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One of the oddities of the earliest Roman calendar, which according to legend was created by Romulus, is that it was a 300-day calendar, ten months of 30 days. It followed time roughly from March to December. This oddity is still enshrined in the fact that the last four months of our year have names that mean, more or less, seventh, eighth, ninth and tenth even though they are the ninth, tenth, eleventh and twelfth months. But the greater curiosity is that the time between December and March, what we now call January and February, was a murky, undefined time, an unlucky time spent waiting for March, when Romulus could again lead his people in war raids on neighboring tribes.

People who study our earliest ancestors, all those people we generally label ‘cavemen,’ note how likely it is that they spent the worst months of winter in virtual hibernation, huddling together with family bands in caves or other rough shelters, doing as little as possible so as to require little food. With the Romans in the time of Romulus we are not talking about the Rome of the Senate, the emperors, Tacitus and Cicero and all that. This was a primitive tribe of warriors just now carving out its territory on the Italian peninsula, not far removed from the earliest human practices. Viewed this way, perhaps it’s not so strange that they didn’t mark the months of deepest winter; the remarkable fact may be that they were learning to mark time during the rest of the year.

Last week we had a terrible winter storm–lots of snow, and the coldest temperatures around here in twenty-five years. People did not take it well. For instance, I am ‘the boss’ where I work, and as early as two days before the storm staff members were approaching me with fear in their eyes, breathlessly asking what we would do tomorrow and the next day and the next. We’ll go on, like we did last time it was this cold. Life will go on.

But even as I pleaded with employees, family members, and everyone else around me to be brave and take it like a man, I also wondered if we were meant to suffer through all this. Why can’t I just curl up in bed, read good books, drink coffee, get up once in a while to make a sandwich or get cookies, and wait until March?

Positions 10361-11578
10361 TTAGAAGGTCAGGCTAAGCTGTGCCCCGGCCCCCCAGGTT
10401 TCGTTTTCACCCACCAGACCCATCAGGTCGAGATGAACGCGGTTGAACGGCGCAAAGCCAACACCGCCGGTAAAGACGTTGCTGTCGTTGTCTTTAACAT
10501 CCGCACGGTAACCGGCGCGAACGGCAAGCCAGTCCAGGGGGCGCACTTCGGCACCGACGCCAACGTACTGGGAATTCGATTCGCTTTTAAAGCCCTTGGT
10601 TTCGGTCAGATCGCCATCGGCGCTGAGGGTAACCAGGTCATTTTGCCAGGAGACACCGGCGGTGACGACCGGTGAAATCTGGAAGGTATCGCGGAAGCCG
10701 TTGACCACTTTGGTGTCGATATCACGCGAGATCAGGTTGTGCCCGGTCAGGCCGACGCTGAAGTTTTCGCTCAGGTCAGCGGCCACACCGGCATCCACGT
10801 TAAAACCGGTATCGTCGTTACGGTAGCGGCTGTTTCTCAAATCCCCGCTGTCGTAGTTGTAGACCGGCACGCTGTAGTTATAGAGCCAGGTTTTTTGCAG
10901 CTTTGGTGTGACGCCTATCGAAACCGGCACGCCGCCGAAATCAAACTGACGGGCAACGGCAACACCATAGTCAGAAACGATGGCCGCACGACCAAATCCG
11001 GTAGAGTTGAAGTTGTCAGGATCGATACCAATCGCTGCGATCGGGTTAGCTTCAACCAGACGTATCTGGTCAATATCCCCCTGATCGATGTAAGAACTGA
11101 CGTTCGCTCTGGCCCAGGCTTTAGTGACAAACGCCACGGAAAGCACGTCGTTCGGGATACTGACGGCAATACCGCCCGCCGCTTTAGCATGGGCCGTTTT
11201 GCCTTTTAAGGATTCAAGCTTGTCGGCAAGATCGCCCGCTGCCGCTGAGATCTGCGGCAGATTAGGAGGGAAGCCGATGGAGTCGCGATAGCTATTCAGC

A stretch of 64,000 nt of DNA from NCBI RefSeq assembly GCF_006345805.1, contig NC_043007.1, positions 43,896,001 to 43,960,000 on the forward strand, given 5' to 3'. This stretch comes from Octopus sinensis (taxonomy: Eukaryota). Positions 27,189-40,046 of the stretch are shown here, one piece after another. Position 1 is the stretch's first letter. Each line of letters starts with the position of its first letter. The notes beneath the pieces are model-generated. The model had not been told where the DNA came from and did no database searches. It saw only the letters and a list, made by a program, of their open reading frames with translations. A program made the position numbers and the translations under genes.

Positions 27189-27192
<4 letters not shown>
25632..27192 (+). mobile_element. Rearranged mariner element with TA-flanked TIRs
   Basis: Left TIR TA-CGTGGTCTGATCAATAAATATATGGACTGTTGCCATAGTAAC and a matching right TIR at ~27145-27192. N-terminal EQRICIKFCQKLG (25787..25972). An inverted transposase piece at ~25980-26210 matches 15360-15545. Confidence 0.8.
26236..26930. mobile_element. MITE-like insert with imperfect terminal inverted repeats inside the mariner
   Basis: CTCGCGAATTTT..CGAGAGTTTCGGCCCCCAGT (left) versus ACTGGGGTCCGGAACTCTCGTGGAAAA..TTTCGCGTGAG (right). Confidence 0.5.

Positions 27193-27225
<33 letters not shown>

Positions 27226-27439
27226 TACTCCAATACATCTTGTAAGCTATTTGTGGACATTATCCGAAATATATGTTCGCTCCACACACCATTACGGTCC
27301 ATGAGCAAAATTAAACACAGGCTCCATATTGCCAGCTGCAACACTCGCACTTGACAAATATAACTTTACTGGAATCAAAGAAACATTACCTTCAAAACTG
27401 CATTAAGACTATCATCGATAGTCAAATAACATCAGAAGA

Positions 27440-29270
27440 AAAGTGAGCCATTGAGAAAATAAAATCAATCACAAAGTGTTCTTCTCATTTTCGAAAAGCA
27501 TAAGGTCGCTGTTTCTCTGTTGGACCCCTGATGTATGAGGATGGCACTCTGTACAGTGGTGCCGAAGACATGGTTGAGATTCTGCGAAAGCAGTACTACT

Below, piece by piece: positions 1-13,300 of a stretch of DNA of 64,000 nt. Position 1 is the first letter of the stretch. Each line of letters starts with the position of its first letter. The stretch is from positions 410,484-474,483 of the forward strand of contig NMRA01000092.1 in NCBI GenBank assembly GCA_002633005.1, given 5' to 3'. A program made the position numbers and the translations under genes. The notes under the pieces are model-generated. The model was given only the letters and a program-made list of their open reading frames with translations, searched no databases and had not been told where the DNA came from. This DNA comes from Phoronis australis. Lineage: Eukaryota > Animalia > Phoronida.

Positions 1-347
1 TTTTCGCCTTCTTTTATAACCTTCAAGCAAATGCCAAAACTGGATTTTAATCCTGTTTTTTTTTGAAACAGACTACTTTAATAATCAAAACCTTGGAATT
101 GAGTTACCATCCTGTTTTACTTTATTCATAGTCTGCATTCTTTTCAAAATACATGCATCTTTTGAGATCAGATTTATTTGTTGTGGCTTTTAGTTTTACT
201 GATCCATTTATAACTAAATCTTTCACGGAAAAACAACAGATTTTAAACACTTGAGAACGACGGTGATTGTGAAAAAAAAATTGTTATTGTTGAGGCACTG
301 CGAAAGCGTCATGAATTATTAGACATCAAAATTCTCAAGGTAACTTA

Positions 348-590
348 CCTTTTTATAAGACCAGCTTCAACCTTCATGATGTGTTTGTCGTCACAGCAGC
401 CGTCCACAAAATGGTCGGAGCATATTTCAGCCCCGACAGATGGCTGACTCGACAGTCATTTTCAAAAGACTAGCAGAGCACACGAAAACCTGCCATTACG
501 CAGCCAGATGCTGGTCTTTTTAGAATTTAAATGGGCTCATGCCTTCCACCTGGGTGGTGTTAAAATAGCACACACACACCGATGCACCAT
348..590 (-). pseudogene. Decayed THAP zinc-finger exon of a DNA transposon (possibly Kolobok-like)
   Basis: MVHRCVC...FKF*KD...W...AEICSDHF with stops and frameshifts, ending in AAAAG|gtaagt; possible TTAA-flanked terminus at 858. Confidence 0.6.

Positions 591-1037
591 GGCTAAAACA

It’s not like I need to make war on my neighbors–they seem like nice enough people. I don’t need more territory, and there is not much I am looking to conquer. I’m only a librarian. Can’t people read the books they have for a few months while I close the library until the sun is warmer and the rivers are running free again? Is it a mistake that we have set up for ourselves a life in which we must function at full capacity even when our foremost urge is to stay warm, nap and pack on enough calories to endure the months of winter? They say that Seasonal Affective Disorder (SAD, appropriately enough) is a mental condition, chronic weariness and depression through the dark months of winter. Maybe. Maybe it’s the right attitude, and the true insanity is forcing ourselves to continue working and striving through it all.

The Roman calendar was eventually revised to include all the months, and the Romans went on to be one of the greatest civilizations in history. Could they have done so if they had continued to relax and keep to themselves through January and February? History books talk a lot about the legacy of Rome. They don’t dwell so much on the curse of Rome. Is this the price we pay for inheriting the mantle of lords of the universe? Thanks a lot. I’m really tired.

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